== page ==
Winter riddle: What caused these mysterious tracks? Answer at the end of this post.

I’m currently running around 30 miles per week, Saturday’s group run being about half that, with shorter runs and speedwork mixed in. This is actually a bit light; many in our group are running 40-50 miles or more per week training for Boston. But with snow shoveling, Aikido, and my twice-weekly torture sessions added, I think I’m in good shape.

But physical fitness is just part of preparing for a race. There’s also how I plan to eat and drink before, during, and after – what the running world refers to as fueling. And boy, is there a science to it. Food becomes reduced to its constituent elements – protein, fats, and carbohydrates – presented as pills, powders, gels, and bars, while liquid intake is concerned with electrolyte balance and hydration. And, naturally, there are several wonderful companies that have exactly the right products for you to run your next race like Superman.

So good...and so good for you!

So good…and so good for you!

I got some insights at a recent nutrition clinic hosted by the Ann Arbor Triathlon Club. An ultramarathon, like a triathlon, is an endurance event, and the rules for getting the right stuff into your body at the right time are basically the same. So I signed up and drove through a snowstorm to learn all I could. I’ll save the gory details for another time, but here’s some highlights.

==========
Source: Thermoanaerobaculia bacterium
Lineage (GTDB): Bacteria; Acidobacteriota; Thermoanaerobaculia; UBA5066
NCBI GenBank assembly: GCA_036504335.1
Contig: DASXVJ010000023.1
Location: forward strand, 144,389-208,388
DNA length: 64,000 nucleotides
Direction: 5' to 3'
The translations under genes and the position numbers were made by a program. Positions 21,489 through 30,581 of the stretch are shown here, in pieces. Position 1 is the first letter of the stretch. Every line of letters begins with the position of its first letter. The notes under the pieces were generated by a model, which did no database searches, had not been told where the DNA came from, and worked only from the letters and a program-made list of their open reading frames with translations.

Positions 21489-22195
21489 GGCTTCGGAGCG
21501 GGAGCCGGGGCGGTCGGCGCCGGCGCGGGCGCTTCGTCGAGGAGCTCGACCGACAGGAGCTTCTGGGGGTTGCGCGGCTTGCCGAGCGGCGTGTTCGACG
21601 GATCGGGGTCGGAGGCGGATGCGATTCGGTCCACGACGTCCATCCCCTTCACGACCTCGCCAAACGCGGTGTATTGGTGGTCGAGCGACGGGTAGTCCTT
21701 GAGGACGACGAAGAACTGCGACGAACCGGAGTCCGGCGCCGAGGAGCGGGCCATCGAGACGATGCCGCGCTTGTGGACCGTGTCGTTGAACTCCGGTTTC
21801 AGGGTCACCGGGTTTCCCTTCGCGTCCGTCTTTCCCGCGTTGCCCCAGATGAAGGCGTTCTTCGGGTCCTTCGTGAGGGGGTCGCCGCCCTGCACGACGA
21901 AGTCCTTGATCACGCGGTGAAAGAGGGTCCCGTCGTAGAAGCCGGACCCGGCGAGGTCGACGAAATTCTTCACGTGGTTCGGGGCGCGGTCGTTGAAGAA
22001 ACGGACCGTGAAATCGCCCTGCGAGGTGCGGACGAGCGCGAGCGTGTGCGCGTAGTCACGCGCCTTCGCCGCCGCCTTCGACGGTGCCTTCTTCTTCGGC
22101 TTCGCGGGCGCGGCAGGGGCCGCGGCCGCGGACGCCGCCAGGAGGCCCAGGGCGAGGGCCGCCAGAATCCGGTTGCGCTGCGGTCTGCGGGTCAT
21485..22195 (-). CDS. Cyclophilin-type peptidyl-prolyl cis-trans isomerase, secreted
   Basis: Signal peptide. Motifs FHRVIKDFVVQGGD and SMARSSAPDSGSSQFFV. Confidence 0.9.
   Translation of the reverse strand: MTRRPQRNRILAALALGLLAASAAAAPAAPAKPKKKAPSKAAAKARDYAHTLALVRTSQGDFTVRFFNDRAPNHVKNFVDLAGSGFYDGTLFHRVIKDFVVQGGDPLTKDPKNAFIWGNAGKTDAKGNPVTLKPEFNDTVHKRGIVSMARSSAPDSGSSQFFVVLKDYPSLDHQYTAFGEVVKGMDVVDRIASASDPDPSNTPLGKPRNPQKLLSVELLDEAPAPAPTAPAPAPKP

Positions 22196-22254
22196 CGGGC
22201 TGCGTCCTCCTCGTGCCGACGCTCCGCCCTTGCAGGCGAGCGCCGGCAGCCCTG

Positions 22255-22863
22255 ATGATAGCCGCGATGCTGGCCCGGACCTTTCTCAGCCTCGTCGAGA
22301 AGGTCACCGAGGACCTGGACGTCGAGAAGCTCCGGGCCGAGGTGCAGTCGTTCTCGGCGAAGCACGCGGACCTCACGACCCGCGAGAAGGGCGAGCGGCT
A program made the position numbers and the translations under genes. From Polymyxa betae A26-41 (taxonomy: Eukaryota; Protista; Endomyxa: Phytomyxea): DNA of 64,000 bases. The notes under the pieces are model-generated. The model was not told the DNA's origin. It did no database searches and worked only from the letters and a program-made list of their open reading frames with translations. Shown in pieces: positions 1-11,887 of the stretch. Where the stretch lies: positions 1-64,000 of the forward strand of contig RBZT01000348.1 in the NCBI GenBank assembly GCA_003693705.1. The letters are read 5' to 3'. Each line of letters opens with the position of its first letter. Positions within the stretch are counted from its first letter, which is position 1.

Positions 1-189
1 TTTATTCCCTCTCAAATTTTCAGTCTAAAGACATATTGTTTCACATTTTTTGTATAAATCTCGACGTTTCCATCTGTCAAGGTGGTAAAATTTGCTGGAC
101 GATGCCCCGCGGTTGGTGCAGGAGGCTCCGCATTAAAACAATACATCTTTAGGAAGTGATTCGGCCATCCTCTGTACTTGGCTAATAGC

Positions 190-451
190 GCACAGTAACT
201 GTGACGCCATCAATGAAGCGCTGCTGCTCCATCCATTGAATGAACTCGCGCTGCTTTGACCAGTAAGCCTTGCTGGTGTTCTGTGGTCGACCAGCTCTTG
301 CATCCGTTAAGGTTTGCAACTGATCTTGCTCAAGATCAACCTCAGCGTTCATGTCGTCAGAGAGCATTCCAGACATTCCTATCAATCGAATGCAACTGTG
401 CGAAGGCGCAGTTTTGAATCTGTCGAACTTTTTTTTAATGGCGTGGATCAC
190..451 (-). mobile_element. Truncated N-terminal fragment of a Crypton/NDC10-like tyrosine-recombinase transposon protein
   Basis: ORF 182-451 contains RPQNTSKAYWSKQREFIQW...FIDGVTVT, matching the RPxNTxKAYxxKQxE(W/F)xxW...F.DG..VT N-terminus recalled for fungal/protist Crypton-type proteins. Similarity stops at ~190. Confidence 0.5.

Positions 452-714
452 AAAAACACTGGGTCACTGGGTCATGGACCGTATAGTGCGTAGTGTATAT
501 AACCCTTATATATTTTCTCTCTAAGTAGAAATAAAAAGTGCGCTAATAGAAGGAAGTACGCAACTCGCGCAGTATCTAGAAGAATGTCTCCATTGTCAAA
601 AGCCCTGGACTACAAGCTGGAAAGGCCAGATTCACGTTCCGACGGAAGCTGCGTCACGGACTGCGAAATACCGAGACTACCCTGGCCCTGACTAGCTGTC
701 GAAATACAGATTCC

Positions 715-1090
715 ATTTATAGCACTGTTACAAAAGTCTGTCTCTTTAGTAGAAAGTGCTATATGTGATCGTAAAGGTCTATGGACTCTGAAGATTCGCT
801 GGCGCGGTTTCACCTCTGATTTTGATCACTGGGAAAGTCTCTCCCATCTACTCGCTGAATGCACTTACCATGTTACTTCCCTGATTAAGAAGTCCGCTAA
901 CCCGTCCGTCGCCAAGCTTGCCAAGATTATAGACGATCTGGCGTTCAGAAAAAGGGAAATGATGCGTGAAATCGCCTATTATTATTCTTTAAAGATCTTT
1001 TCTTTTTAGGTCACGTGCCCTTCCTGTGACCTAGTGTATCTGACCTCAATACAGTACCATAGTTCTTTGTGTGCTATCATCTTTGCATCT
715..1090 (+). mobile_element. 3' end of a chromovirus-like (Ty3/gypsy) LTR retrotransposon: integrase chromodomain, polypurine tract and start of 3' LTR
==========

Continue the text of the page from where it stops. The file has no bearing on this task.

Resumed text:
• Don’t try to replace the calories you burn during a race, or even all the water you lose. The human body is designed to operate without food while running, and eating or drinking too much can make you sick. Look to replace no more than 240-280 calories per hour, and drink to your thirst.
  • Don’t overdo the sugar. Glucose is what the body uses for fuel, but the stomach can’t handle too much simple sugars at once. Complex carbs are much easier to handle, and tossing in a little protein helps even more.
  • The first hour after the race is a key time for recovery to begin, so don’t neglect replenishing food and water. I ignored this rule after last year’s 50-miler at Run Woodstock because, well, I wasn’t hungry, and paid the price with a period of nausea and light-headedness. (Salted potatoes and lemonade brought me round.)
Chicago Marathon recovery = cold beer and cold wet towel. Both felt really good!

Chicago Marathon recovery = cold beer and cold wet towel. Both were great!

Just as important as how much to eat and drink is finding out what you can and cannot comfortably consume. So I’ve been experimenting with different foods and amounts during my long training runs. One interesting finding: eating breakfast before the run doesn’t seem to make much difference, as long as I eat properly during it. My marathon nutrition book says a quick bite just before the start can help, and that seems to work okay for me too.

For my two road marathons I subsisted mainly on Gu gels and Gatorade, and by mile 20 I couldn’t stand the sight of either of them. For the trail ultras and long training runs, I’ve had more substantial food with no digestive issues. Bonk Breaker bars and Gu Chomps (not the gels) seem to work particularly well. At 15 degrees it’s challenging to gnaw my way through them, but I get there.

Next up: Florida in March…what will I wear to the race? The short answer is “prepare for anything” but I only have so much space in my luggage.

The culprit - the elusive recyclables bin!

The culprit – the elusive recyclables bin! Yep, the wind was that strong on Saturday.